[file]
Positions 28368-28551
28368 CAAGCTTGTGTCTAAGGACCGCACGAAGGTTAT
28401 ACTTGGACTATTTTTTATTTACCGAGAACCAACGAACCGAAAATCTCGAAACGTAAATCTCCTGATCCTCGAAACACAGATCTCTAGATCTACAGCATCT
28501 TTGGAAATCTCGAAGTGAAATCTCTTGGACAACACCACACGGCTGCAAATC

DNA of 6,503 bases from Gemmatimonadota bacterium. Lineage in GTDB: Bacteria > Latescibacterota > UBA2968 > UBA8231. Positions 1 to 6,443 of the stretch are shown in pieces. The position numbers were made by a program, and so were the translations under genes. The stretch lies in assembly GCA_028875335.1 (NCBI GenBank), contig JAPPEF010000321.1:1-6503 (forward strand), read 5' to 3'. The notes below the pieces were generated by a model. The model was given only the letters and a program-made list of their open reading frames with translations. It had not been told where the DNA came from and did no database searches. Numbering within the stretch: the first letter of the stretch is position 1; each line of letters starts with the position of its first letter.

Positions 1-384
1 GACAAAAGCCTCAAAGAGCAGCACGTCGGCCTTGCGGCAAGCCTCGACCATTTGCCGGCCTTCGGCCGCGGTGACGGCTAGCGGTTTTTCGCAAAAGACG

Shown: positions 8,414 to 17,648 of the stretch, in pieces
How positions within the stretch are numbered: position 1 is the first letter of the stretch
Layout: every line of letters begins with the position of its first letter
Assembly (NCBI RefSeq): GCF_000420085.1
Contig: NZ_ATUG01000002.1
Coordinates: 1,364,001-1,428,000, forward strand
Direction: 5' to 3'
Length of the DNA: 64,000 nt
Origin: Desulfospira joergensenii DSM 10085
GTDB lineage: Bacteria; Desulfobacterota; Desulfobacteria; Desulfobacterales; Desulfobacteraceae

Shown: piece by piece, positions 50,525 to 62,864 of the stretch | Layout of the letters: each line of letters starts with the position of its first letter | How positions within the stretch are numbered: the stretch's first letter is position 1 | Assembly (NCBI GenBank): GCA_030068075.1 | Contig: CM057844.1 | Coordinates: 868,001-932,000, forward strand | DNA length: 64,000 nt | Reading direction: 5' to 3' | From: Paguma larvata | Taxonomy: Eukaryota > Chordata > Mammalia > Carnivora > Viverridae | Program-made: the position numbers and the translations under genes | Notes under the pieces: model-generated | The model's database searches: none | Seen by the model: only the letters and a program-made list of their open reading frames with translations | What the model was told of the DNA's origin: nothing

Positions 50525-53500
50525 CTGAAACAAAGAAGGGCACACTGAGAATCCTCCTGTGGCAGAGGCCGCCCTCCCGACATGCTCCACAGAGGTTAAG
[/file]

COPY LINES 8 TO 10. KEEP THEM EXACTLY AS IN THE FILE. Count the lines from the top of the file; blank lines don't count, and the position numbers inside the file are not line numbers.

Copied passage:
Shown: positions 8,414 to 17,648 of the stretch, in pieces
How positions within the stretch are numbered: position 1 is the first letter of the stretch
Layout: every line of letters begins with the position of its first letter